common ground between you such as shared experiences, sport or interests

  • Consider your body language and what you might be ‘saying’ unconsciously to the other person.
The way we view the world may differ from others, so when building relationships it’s key to understand that others may not see things the way you do.
2. Reframing
Reframing is a technique that allows you to introduce one or several different points of view and is a useful technique for solving problems and generating ideas.

There may be a time when our ideas are not being taken up, or the other person just doesn’t seem to ‘get it’. First of all, you need to become aware of your need to reframe. A deeper awareness of the other person will alert you to notice that you have lost rapport or that they seem disinterested. Then try reframing your idea and offering a different perspective to them. It’s a bit like asking someone to put on a new pair of glasses and see the world in a new way from a different perspective. The world hasn’t changed, but the way you are enabling them to view it has.

Reframing can be used for:

  • Problem Solving
    • creating a vast array of solutions to a problem
    • turning a problem or challenge into an opportunity
    • looking at the problem from different angles
    • generating new ideas

  • Relationship management:
    • when there doesn’t seem to be a solution to a problem
    • when the relationship hits a difficult situation – perhaps performance issues or supply shortages – reframing can help to manage emotions and allow clear thinking

  • Negotiation: as a recovery method when there is an impasse.

  • Behavioural Change: when someone is stuck in a fixed mind-set or an unhelpful pattern of behaviour or habit.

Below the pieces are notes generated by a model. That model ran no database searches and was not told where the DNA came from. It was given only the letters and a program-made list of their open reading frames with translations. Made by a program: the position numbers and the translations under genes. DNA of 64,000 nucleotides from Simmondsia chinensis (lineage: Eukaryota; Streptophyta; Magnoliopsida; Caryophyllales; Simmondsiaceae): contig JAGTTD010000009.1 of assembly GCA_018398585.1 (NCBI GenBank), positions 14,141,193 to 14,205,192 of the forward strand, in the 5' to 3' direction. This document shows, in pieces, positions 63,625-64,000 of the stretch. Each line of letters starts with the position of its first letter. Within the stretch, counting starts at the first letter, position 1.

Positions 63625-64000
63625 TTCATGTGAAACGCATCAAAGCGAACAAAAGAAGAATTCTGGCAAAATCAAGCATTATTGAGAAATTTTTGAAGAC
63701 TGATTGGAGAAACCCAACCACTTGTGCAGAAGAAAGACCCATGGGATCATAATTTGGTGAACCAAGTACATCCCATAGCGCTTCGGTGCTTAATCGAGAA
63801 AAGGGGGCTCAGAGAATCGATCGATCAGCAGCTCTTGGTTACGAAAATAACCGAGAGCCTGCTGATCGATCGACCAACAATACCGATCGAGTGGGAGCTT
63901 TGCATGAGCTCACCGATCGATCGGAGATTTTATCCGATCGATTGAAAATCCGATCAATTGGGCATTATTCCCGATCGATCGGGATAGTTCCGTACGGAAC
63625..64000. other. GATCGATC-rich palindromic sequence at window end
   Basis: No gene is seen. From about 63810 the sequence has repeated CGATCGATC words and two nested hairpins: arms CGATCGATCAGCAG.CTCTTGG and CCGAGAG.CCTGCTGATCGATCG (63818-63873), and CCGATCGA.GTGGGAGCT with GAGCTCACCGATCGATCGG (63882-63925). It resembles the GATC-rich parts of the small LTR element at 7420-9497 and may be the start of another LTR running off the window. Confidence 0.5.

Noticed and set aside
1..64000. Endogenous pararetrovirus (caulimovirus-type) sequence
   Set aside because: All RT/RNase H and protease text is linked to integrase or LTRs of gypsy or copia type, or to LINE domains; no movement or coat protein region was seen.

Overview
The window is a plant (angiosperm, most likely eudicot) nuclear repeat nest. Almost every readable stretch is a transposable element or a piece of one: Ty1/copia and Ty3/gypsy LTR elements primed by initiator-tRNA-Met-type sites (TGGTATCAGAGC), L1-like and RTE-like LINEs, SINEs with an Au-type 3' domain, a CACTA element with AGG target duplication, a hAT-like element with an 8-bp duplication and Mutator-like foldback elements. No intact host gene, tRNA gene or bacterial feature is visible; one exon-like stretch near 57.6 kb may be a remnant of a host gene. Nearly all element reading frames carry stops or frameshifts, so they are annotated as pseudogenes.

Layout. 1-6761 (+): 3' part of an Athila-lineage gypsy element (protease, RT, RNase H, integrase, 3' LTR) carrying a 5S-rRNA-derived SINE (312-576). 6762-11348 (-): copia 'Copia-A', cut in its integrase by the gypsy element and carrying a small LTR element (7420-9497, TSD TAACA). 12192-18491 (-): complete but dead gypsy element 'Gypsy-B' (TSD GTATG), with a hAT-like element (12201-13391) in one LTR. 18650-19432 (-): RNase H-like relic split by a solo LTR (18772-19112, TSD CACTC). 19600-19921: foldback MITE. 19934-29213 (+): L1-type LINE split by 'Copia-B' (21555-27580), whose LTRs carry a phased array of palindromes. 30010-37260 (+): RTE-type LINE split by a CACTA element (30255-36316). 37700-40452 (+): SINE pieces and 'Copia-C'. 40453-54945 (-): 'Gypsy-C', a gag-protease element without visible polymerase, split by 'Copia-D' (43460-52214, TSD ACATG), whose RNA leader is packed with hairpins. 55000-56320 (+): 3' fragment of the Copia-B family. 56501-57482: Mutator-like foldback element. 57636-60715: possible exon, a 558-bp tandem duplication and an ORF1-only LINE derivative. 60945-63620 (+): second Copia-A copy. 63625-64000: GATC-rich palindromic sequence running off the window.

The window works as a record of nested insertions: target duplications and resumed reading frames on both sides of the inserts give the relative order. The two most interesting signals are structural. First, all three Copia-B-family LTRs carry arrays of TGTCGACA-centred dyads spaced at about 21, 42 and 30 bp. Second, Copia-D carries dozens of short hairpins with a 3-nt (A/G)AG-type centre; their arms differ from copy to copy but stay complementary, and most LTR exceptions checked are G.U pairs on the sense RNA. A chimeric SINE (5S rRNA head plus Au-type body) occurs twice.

If a problem can’t be solved within the frame it was conceived, the solution lies in reframing the problem.
– Brian McGreevy
3. Chunking
The chunking technique is an essential tool for communication as it prevents overload of information and ensures that your message gets through. The chunking technique was established based on studies by Harvard psychologist George Miller who found that the number of unrelated items a human brain can memorise is generally between five and nine. It is still accepted today that our working memory (prefrontal cortex) has some capacity limits and tires easily.

The chunking process involves taking individual pieces of information and grouping them into larger chunks. For example a chunked number 256 – 894 – 879 is easier to remember than 256894879.

If you are preparing a communication or message:

  • Begin with the most important point you want to make (concepts or titles)
    • Break each concept or point into smaller but related points
    • Order the information in a logical order

  • See if you can remove any detail without losing the value of the communication

  • Use pictures as visual cues to help support your points
Whenever you read a book or have a conversation, the experience causes physical changes to your brain.
– George Johnson
Sue Dixon is an experienced Supplier Relationship Manager, NLP Master Practitioner in Business Communications (INLPTA) and holder of a Brain Based Coaching certificate (Neuro Leadership Institute)

About the Author:

Sue Dixon MCIPS Chartered

Senior Procurement Solutions Consultant

Sue has over 20 years’ leadership experience in procurement and contract management across a broad range of categories and regards herself fortunate to have worked at several of New Zealand’s leading organisations. Sue is an advocate of professional procurement and is enthusiastic about working with clients to help them gain the business advantages of Zeren’s technology solutions.

Like what you see? Share with your network.

Share on facebook
Share on twitter
Share on linkedin